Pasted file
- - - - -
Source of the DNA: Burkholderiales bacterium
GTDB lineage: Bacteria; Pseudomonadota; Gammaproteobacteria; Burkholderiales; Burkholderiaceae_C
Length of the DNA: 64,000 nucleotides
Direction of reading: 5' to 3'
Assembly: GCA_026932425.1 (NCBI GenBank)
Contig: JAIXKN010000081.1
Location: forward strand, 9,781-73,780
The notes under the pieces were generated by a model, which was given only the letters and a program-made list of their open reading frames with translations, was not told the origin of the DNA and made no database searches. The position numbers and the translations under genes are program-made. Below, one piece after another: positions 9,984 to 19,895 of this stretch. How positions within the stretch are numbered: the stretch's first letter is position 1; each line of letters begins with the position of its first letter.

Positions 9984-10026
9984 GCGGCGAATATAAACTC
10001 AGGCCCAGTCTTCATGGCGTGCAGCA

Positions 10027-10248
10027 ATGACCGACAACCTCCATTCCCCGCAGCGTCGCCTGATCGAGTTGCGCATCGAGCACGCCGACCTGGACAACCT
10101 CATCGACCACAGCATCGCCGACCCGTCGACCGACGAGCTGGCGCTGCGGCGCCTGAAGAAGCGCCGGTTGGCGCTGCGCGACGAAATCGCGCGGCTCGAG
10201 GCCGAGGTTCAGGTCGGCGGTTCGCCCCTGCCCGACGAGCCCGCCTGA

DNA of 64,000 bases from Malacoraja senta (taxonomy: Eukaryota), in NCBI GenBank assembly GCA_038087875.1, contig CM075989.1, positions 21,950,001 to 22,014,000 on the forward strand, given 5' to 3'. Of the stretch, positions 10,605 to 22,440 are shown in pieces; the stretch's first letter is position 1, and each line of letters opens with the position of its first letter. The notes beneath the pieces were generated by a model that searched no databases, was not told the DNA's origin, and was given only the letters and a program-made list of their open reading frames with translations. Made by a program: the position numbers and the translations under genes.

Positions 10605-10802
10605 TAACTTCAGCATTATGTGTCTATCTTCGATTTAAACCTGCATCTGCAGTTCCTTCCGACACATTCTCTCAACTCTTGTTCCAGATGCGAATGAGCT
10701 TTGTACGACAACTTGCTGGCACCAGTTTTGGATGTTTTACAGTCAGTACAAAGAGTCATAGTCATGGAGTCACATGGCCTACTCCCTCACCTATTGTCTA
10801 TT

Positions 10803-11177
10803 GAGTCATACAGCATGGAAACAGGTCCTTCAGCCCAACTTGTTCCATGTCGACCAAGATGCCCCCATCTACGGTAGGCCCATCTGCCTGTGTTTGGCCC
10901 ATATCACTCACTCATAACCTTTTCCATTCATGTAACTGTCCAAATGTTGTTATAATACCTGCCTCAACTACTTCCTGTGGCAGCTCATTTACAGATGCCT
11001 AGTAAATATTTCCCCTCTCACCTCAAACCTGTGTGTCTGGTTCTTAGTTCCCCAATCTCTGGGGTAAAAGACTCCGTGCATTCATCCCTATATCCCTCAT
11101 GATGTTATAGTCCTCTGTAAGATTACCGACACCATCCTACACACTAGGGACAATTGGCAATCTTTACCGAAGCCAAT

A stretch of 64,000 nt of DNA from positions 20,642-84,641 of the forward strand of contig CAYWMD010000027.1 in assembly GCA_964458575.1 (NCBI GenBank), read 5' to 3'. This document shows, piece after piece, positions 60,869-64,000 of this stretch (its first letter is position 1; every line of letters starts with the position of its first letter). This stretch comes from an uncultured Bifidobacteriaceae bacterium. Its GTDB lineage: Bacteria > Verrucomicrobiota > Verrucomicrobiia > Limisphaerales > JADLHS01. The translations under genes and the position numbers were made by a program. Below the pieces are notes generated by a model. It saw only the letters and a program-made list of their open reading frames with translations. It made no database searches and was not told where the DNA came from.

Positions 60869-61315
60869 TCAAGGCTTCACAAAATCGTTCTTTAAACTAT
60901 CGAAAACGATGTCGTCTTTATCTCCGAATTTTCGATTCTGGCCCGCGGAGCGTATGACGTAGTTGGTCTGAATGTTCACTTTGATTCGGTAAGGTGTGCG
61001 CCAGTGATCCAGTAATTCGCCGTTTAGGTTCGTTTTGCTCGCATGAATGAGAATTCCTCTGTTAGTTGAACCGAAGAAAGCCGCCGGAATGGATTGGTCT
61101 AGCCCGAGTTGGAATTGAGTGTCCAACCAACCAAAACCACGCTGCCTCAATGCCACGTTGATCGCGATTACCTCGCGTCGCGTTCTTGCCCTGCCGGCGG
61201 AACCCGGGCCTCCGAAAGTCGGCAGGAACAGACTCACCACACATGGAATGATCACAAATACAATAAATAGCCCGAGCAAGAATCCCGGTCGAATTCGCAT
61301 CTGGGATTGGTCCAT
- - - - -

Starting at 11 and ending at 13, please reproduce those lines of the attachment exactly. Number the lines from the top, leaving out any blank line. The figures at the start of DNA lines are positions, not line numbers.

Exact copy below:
10001 AGGCCCAGTCTTCATGGCGTGCAGCA

Positions 10027-10248
10027 ATGACCGACAACCTCCATTCCCCGCAGCGTCGCCTGATCGAGTTGCGCATCGAGCACGCCGACCTGGACAACCT